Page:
The revised Vesik method involves typing nonsense characters into a password input box when using a public PC and then rearranging some of the letters to form your actual password with the mouse. If the PC contains a hardware keylogger or is infected with a software keylogger, rearranging a password in this way will usually suffice to obscure your credentials. Most hackers will concentrate on the 99% of users who type in their passwords at Internet cafés in the usual way.
One proposal sent in by many, many, many readers was a variation on a single theme. Namely, keep your sign-in information on a USB flash drive or memory stick, then copy and paste the info into the appropriate fields when you’re required to use a public PC or other unsecured computer.
Unfortunately, many keyloggers capture any information you place into the Windows Clipboard. I tested the copy-and-paste technique using the All In One Keylogger from RelyTec. (For more info, see the vendor’s site.) The program easily captured the sign-in IDs and passwords entered, whether I used the standard menu options (Edit, Copy and Edit, Paste) or the keyboard shortcuts Ctrl+C and Ctrl+V.
Almost everyone who has worked with computers for any length of time at all has run into at least one situation in which a problem left a PC unbootable. What if you could return the machine to a bootable state just by inserting a USB flash drive though? Believe it or not, it is actually possible to install a bootable copy of Windows XP onto a flash drive and then boot a PC off of the flash drive. From there, you can use applications that you have installed on the flash drive (anti virus, anti spyware, disk repair, etc.) to fix the PC’s problem. In this article, I will show you how.
What’s the catch?
As with most cool new techniques, there are a few catches. For starters, not every PC is capable of booting from a USB flash drive. For the most part, computers manufactured within the last two years are generally able to boot from a flash drive. Older systems may require a BIOS update, or might not be able to boot from a flash drive at all.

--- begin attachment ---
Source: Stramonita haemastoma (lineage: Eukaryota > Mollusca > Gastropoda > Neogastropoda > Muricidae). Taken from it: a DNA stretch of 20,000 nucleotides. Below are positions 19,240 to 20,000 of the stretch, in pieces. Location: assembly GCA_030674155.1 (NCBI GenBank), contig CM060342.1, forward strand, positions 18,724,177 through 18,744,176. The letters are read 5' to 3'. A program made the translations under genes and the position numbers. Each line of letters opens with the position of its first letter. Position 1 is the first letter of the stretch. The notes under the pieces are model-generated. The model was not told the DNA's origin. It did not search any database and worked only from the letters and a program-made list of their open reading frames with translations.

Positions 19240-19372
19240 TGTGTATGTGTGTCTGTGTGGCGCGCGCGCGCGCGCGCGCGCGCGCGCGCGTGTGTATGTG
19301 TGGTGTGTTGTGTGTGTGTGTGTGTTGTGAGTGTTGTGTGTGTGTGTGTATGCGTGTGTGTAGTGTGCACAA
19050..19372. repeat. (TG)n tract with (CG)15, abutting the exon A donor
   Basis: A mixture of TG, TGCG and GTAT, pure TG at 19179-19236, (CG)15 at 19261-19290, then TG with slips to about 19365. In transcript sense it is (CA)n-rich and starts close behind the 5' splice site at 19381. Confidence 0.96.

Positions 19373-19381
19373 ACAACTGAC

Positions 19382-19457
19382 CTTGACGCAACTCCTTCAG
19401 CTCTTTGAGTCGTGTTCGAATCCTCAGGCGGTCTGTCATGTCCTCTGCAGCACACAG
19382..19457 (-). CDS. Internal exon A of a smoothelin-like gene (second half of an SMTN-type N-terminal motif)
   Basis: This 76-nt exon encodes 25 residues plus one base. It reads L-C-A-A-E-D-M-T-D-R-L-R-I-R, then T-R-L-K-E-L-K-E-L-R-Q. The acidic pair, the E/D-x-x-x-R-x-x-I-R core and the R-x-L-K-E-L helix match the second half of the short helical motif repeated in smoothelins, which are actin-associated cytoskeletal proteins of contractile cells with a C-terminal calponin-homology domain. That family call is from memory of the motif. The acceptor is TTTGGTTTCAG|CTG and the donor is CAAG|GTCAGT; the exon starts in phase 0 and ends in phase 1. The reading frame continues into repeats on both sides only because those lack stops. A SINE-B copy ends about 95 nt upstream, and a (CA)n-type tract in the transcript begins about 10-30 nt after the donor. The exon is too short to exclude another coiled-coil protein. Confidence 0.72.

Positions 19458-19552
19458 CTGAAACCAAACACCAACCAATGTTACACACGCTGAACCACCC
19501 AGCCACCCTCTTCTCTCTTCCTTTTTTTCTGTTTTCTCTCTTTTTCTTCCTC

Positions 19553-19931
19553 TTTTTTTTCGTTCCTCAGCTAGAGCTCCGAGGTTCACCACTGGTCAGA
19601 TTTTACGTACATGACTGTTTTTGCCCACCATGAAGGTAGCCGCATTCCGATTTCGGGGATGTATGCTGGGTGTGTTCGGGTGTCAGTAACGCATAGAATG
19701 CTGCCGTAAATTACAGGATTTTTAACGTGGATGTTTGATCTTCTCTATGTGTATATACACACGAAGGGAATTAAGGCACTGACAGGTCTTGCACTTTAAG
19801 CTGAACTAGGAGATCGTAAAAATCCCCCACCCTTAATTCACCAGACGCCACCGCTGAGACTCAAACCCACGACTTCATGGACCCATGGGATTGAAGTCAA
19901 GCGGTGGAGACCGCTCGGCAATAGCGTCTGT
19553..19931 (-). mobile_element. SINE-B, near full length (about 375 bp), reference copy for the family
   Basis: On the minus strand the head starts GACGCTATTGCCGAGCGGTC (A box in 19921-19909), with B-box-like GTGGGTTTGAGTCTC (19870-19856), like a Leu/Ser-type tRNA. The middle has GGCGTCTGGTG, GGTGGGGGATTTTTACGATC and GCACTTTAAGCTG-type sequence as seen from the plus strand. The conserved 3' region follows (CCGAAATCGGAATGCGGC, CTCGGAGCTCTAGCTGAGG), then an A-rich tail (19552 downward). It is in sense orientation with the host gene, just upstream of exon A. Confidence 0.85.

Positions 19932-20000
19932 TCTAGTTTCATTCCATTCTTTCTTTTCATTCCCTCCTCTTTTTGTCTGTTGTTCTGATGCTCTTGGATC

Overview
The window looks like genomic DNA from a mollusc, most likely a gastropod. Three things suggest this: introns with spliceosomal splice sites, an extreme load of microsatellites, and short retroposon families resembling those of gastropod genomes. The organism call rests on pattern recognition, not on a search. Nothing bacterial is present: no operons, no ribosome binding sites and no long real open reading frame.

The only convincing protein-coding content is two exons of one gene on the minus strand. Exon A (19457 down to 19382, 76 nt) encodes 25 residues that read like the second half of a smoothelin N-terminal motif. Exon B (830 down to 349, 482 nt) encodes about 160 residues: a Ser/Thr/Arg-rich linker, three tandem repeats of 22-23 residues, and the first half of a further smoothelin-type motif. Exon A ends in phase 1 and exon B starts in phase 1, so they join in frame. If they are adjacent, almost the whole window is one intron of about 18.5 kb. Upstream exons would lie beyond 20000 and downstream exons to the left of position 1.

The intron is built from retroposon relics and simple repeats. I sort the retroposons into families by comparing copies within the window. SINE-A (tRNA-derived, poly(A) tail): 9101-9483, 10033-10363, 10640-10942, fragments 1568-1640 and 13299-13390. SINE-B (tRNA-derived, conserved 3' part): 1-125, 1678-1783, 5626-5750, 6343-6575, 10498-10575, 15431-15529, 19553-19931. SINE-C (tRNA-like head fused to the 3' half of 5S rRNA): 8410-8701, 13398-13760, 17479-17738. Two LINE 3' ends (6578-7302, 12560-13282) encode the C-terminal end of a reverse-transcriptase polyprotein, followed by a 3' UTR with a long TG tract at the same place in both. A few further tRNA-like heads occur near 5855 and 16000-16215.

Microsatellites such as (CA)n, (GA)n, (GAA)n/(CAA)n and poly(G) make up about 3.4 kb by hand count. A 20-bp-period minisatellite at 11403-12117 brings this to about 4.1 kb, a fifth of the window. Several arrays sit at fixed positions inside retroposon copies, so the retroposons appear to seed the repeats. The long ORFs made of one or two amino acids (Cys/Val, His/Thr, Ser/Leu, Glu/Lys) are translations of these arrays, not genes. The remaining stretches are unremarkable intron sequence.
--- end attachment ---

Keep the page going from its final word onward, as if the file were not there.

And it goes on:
Another catch is that not every flash drive will get the job done. The primary factors that limit your use of a particular flash drive are capacity and speed. Technically, speed isn’t really a limiting factor, but booting Windows will be painfully slow unless you use a flash drive that supports USB 2.0. More »
Mr Dave Glover of Blogs.MSDN.com wrote a guide on how to create a USB Thumb Drive Vista Installer. The article is interesting because recently a friend of mine wishes to install Windows Vista onto a laptop in which DVD drive is not working anymore (it’s already dead).
BTW, this is really useful for all DVD less laptops. So, I wrote a Complete Step-by-Step Beginner’s Style Guide on how to do it easily, Not Just For the Geeks But For All.
1. Format the USB Stick as NTFS: Open Windows Explorer and Right-Click the Drive > Choose the Format Option
2. In the File System Combo box, Choose NTFS and Click the Start Button to begin.
3. Afterwards, Open the Command Prompt as Administrator: In Start Search type, cmd > Press CTRL + Shift + Enter
or you will get… “Access is denied” Message after launching diskpart command. More »
Removable flash memory sticks are pretty much one of the most handy little pieces of technology to come along in the last couple of years. They come in various shapes and their storage size can range from a measly 128 MB to a whopping 32 GB. And you’re not restricted by what you are able to put onto these devices either. Which got me thinking today. I am regularly installing fresh copies of Windows onto new built PCs, so I look for any way to increase the speed at which my work gets done without compromising quality, of course.
So I thought, with the speed of flash drives today, it could be possible to install Windows XP onto those PCs in a much faster time than with optical media (CD/DVD). Plus with all the motherboards I use, I always make sure that the motherboards support booting from USB as it’s a very handy feature. So I decided to look into the various guides that can be found on the Internet. Originally meant for the EEEPC, I found a guide that I was able to understand. Because of the way it was written it took me longer than 10 minutes to understand the whole procedure and I’m sure the average geek would be completely confused before they had reached the second line, simply because of the total lack of explanation on the part of the guide’s creator for those who do not usually do this kind of thing. More »